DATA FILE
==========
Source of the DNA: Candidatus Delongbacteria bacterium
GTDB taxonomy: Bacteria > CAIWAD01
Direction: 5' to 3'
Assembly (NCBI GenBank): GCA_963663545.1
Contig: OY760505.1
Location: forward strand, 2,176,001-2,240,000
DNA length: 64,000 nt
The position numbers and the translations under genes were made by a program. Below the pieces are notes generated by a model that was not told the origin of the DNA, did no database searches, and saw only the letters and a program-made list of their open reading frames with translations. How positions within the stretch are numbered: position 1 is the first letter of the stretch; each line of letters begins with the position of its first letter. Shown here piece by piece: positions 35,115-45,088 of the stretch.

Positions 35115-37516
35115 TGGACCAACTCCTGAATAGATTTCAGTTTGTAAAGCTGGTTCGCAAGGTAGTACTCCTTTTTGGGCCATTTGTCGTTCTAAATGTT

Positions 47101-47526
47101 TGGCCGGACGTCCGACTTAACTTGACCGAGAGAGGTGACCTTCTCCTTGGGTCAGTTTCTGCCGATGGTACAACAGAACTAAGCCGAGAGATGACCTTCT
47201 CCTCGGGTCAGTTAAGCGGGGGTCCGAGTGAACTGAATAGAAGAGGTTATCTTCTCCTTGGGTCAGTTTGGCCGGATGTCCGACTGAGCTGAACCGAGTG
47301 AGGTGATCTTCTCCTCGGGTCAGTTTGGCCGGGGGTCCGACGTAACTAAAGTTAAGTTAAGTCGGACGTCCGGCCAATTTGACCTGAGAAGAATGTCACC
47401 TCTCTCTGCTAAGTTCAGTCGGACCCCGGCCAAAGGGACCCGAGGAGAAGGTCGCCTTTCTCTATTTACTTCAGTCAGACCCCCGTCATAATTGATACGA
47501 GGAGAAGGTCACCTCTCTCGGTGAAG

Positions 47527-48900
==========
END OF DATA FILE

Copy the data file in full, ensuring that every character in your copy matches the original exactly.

Source of the DNA: Candidatus Delongbacteria bacterium
GTDB taxonomy: Bacteria > CAIWAD01
Direction: 5' to 3'
Assembly (NCBI GenBank): GCA_963663545.1
Contig: OY760505.1
Location: forward strand, 2,176,001-2,240,000
DNA length: 64,000 nt
The position numbers and the translations under genes were made by a program. Below the pieces are notes generated by a model that was not told the origin of the DNA, did no database searches, and saw only the letters and a program-made list of their open reading frames with translations. How positions within the stretch are numbered: position 1 is the first letter of the stretch; each line of letters begins with the position of its first letter. Shown here piece by piece: positions 35,115-45,088 of the stretch.

Positions 35115-37516
35115 TGGACCAACTCCTGAATAGATTTCAGTTTGTAAAGCTGGTTCGCAAGGTAGTACTCCTTTTTGGGCCATTTGTCGTTCTAAATGTT

Positions 47101-47526
47101 TGGCCGGACGTCCGACTTAACTTGACCGAGAGAGGTGACCTTCTCCTTGGGTCAGTTTCTGCCGATGGTACAACAGAACTAAGCCGAGAGATGACCTTCT
47201 CCTCGGGTCAGTTAAGCGGGGGTCCGAGTGAACTGAATAGAAGAGGTTATCTTCTCCTTGGGTCAGTTTGGCCGGATGTCCGACTGAGCTGAACCGAGTG
47301 AGGTGATCTTCTCCTCGGGTCAGTTTGGCCGGGGGTCCGACGTAACTAAAGTTAAGTTAAGTCGGACGTCCGGCCAATTTGACCTGAGAAGAATGTCACC
47401 TCTCTCTGCTAAGTTCAGTCGGACCCCGGCCAAAGGGACCCGAGGAGAAGGTCGCCTTTCTCTATTTACTTCAGTCAGACCCCCGTCATAATTGATACGA
47501 GGAGAAGGTCACCTCTCTCGGTGAAG

Positions 47527-48900